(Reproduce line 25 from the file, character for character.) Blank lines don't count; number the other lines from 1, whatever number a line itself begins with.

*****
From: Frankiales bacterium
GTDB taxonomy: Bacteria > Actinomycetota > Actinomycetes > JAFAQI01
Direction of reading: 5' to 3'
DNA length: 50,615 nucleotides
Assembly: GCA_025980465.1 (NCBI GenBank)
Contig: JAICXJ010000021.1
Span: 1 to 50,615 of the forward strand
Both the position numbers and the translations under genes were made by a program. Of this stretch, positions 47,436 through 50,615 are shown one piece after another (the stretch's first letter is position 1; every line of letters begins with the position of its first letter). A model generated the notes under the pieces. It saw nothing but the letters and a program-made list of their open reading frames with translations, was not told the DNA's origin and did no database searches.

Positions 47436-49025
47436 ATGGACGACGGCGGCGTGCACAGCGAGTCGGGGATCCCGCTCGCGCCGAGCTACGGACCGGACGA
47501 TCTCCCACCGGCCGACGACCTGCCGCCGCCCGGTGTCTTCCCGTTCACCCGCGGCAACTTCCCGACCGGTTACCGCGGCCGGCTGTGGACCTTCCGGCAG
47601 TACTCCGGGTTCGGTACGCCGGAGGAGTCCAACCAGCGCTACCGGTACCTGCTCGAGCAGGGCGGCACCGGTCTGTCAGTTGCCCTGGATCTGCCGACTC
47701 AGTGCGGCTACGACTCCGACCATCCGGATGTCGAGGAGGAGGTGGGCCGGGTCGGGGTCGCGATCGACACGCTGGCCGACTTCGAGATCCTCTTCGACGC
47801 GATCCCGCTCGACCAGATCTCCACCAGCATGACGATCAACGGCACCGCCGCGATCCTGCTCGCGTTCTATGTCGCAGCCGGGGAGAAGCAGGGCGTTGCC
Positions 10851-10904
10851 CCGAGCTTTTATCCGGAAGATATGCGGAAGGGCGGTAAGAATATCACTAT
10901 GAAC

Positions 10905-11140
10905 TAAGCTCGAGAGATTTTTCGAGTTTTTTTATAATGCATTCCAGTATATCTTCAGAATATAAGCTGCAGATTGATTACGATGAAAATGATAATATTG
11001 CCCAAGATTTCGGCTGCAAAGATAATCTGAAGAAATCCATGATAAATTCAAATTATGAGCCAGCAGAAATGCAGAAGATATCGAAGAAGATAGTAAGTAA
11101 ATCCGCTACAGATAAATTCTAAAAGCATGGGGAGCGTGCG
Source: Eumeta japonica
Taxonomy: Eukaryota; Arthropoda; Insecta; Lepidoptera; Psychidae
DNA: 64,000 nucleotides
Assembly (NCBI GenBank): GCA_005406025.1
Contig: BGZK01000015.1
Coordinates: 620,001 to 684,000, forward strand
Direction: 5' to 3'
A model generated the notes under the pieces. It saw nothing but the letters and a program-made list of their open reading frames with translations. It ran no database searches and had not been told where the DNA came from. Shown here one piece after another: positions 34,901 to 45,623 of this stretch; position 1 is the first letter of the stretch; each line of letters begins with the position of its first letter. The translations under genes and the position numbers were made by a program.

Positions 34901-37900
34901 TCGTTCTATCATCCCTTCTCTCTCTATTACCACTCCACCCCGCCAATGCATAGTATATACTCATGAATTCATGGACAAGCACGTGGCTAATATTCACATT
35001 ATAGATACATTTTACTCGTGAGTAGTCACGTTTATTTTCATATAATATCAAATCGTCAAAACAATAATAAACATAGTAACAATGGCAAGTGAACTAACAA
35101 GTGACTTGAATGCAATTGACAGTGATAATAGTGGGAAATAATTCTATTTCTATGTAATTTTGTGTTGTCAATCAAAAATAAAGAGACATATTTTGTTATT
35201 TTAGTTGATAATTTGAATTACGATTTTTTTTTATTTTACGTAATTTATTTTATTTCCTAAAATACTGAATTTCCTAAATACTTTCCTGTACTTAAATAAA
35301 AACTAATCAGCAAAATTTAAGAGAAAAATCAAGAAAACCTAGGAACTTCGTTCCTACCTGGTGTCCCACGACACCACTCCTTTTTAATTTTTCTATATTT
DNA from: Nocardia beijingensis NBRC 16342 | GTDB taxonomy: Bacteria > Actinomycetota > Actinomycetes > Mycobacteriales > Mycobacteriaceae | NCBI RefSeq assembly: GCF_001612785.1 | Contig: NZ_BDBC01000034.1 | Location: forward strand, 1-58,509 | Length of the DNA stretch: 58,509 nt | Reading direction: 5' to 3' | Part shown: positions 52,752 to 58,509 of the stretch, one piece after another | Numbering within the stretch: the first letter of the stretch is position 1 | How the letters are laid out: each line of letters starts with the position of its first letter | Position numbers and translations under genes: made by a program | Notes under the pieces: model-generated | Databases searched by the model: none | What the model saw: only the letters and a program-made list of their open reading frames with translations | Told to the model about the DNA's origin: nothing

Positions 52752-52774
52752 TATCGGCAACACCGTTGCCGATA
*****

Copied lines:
Assembly (NCBI GenBank): GCA_005406025.1